The OZ Effect: Handling Day to Day Anxiety and Stress as a Grant Professional

Stress comes in all shapes and sizes - and can be positive, negative, acute (short-term) or chronic (long-term) in nature. Stress is defined as the body's response to physical, mental, or emotional changes, situations, and forces. Negative stress often occurs in response to situations that are perceived as being difficult to handle or threatening. Each person reacts to stress differently. A healthy response to stress begins quickly; is appropriate in degree and in length; and can improve function, motivation, and productivity.

In the grant field, stress is a part of daily operations. Navigating the grant process can feel like you've been caught up in a twister! The OZ Effect will provide examples of common reasons for stress and anxiety, and focus on positive reactions in the workplace. Session outcomes will be that participants: 1) will be able to identify the causes of stress in the work environment, and its impact on the organization and the grant team; 2) will be provided techniques to silence their inner-critic and reduce their self-sabotaging behaviors; 2) be offered methods for reducing stress and anxiety to promote productivity and success in the grant fields.

They will gain information, tools and feedback that will allow them to employ the following learning objectives: Understand the study of stress and its impact; List tactics for successful time management; Explain how to prioritize and determine what is really important; Demonstrate techniques for interacting with difficult people; Employ physical and mental techniques for coping with stress; Creating reachable/achievable goals; Begin implementing goals during the session. For purposes of this presentation, examples will be given that will evidence reduction in stress and its relation to: How to craft, construct and submit effective grant applications; Organizational development as it pertains to grant seeking; & Practices and services that raise the level of professionalism of grant developers.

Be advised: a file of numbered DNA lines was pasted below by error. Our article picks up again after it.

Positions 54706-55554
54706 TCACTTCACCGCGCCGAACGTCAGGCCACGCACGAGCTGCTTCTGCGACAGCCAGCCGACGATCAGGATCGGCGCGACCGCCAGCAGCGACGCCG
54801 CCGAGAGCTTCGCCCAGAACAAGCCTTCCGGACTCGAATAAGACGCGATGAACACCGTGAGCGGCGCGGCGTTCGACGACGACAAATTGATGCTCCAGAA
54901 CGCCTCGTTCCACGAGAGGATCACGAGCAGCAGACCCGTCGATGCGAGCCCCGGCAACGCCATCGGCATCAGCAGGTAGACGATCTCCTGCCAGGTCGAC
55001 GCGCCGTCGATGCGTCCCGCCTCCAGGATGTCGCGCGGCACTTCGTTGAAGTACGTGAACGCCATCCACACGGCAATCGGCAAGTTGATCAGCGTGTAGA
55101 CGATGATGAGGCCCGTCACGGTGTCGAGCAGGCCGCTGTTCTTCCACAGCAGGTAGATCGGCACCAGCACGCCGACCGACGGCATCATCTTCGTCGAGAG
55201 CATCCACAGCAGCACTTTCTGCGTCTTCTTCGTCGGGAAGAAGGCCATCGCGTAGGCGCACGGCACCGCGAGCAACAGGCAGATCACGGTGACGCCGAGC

GPC Competencies Addressed:
How to craft, construct, and submit an effective grant application
Organizational development as it pertains to grant seeking
Practices and services that raise the level of professionalism of grant developers

Kimberly has a diverse background and her passions are public health, human services and advocacy. She strives to improve the health and well-being of medically underserved individuals experiencing a variety of economic and health-related disparities. Kimberly has held numerous positions in the public health, behavioral health and social services fields that have provided her the opportunity to build experience and improve her skills in the governmental and non-profit sectors.  

Lisa Jackson has 37 years of experience in non-profit corporation's administration and development. She has a degree from the University of Southern Mississippi in psychology and has been a peer reviewer and evaluator for grant programs funded through the U. S. Department of Education and the U. S. Administration of Children, Youth and Families. She currently holds the position of Director Grants for WestCare Foundation, a family of nonprofit organizations, focusing on recovery services.